The struggle to understand French food on my part has recently been resolved.
I have come to grips with their philosophy of using only the finest, and oftentimes the most obscurely, unfamiliar ingredients such as tapioca pearls. I have also resigned myself to small delicate portions. I have consented to having my taste buds teased and palette tantalized in a most sadistic manner.
For the first time in the Middle East, a three-star Michelin chef is coming to Sofitel El Gezirah Cairo from May 6-18 for a food festival to engage one’s palette in a dance of flavors and surprises. French Chef Jean-Michel Lorain hails from Joigny, Burgundy; from a family that has been cooking for decades.
He is the youngest chef to be awarded three stars, continuing a legacy that started with his grandmother in 1945 when she decided to open a small family-run boarding house in a grand manor in Joigny, calling it La Côte Saint-Jacques.
Today, it is home to a narrative of both family and culinary success: La Côte Saint-Jacques has retained a reputation of excellence in dining for over 64 years. They were awarded their first Michelin star in 1971, a second star in 1976, and the top honor of a third star in 1986.
Every expectation was met when I dined with a few lucky guests at Vendôme last week as Chef Lorain hinted at what is to come in May.
On receiving Michelin recognition Chef Lorain said, “It’s a great feeling but we don’t work to have stars, we work to satisfy our guests. And after, if we are recognized by guests and the Michelin guide, it is very welcome.
It is there at the Sofitel’s French restaurant that Chef Lorain prepared a five-course menu. It was a clash of visual senses between the rich interiors, breathtaking view of the Nile and artfully presented courses.
Starting with a tuna and half-smoked salmon like sushi, crispy radicchio and cabbage with raifort, light wasabi cream, sushi has never seemed so sophisticated. Four small pieces of fish each rested on a dollop of raifort and shredded cabbage giving the fish a well-rounded taste. The fish was to be dipped into the wasabi cream, which was able to mask the sting of wasabi allowing me to enjoy its full flavors.
This was followed by Atlantic lobster in a delicate licorice-flavored broth, with baby fennel and tapioca pearls. There was a balance of sweetness delivered by the licorice, which the chef later revealed to me to be a broth based in milk with only a few grams of licorice. The lobster was soft and balanced sweet and savory as it swam in a shimmering pool of tapioca pearls. No one flavor overwhelmed the palette, it was a like a musical movement where every ingredient was composed to work together, balancing flavor and texture.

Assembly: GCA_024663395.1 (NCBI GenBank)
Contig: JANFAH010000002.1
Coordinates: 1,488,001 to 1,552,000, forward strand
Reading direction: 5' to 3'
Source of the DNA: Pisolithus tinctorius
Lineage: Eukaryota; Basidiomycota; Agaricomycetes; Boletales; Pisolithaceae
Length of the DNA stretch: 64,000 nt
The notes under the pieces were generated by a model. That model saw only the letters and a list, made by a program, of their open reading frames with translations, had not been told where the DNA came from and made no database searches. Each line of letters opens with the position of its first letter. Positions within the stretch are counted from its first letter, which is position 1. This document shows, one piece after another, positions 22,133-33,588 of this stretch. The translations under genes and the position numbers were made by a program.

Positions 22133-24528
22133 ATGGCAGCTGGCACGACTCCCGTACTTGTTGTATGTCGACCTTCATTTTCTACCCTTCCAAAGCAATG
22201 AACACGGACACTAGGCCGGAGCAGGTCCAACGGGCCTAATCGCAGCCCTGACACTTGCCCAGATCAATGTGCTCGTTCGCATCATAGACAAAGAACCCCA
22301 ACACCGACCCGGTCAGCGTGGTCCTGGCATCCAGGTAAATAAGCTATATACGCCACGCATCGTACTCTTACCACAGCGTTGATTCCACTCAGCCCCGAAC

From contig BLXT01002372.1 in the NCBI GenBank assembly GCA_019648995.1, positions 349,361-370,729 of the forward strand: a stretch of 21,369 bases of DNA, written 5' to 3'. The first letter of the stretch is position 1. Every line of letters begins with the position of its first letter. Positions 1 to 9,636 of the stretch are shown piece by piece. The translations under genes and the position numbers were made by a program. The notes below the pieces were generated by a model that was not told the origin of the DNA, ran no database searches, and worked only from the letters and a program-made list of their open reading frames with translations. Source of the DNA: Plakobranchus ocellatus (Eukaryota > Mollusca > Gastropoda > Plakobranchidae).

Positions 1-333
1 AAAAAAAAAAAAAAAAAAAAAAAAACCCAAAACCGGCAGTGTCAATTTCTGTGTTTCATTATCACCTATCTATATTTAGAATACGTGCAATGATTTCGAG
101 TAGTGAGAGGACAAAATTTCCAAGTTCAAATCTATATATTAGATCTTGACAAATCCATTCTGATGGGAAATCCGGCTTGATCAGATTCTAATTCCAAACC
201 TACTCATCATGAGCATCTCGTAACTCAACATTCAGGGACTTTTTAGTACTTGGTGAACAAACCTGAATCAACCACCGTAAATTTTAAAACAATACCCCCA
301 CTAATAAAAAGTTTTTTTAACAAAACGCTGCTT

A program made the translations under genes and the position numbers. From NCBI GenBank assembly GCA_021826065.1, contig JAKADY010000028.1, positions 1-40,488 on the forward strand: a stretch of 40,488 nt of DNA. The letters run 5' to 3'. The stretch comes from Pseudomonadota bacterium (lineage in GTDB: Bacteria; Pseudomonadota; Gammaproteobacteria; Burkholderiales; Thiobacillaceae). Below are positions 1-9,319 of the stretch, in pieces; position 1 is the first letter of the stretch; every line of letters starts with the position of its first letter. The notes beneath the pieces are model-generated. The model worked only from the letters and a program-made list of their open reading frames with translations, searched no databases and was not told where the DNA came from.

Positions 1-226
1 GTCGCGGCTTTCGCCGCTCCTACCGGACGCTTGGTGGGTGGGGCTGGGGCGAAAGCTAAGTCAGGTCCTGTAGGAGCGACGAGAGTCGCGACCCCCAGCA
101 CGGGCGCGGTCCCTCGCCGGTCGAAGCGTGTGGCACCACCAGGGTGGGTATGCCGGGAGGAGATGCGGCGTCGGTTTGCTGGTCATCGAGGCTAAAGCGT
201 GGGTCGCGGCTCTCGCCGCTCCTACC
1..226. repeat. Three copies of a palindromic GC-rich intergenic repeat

Asking for the secret of his lobster, he explained the conscious effort to make all recipes light. “It is an old stereotype that chefs are fat, I eat very little. Life is changing and one tries to preserve one’s health. The cuisine is lighter, less butter, less cream.
Moving on to the third course, a baby lamb with sweet potato cream, saffron carrot, green anis sauce all melding together to form a somewhat organic and earthy plate. Usually not a fan of lamb, I was surprised to find it was light and flavorful.
Although this particular lamb was brought with Chef Lorain from France, its delicate meat is on par with Egyptian lamb, which is why Chef Lorain is pondering the use of local lamb for this dish in May.
The potatoes which were creamed with the saffron carrot and a carrot-vinegar based sauce gave a somewhat tangy taste to the whole plate.
It was now time for dessert. Not just one, but two courses remained to indulge one’s sweet tooth.
Set before me was a medley of pink shades: Rose ice cream in crisp tulip shell with crystallized rose petals. After visiting Lebanon, Chef Lorain was inspired to use that standard ingredient; the juice of rose petals.
Resting on a biscuit base were purple rose petals vertically attached, crystallized with a coating of sugar. There was a sense of whimsicality to the overall appearance as forest berries in a red sauce swam around the ice cream, which rested inside the petals like the bulb of a flower, with thin slivers of almond biscuit on the side.
On his selection of ingredients he said, “Sometimes the inspiration does not come from France, I travel a lot and see something interesting in another country and try to make something with it. And pairing it with other ingredients is a matter of fantasy, you try to do your best [via trial and error], and it comes together like a puzzle.
The final and fifth course exhibited a sense of fusion adventure. Pimento-spiced banana and pineapple kebab, granite, light cream with farmer’s cheese and lime transcended conventional fruit and cheese desserts. To cleanse one’s palette were spiced slivers of pineapple, frosted with ice chips; a dried vanilla bean pod skewered the “kebab of sliced pineapple and banana also slightly spiced and subtly sweet. A lime flavored mousse with a carpaccio slice of dried pineapple was the final touch of flair, delicately balancing like a flower atop the mousse.
The five courses were but a few of the signature dishes one can expect come May. Chef Lorain speaks casually about his brilliant work, he dismisses it all with a nonchalant smile, and why should he not? It seems to be all in a day’s work.
Constantly working on new recipes and changing the menu at La Côte Saint-Jacques every three months, Chef Lorain promises to deliver new surprises.
Those hoping to dine at Vendôme in May will have set menus of either LE 390 (all inclusive) for a four course meal, or LE 490 (all inclusive) for a six course meal. An à la carte menu is also available with varying prices per dish.
Sofitel El Gezirah CairoTel: (02) 2737 3737La Côte Saint-Jacques Tel: (+33) 03 8662 0970www.cotesaintjacques.com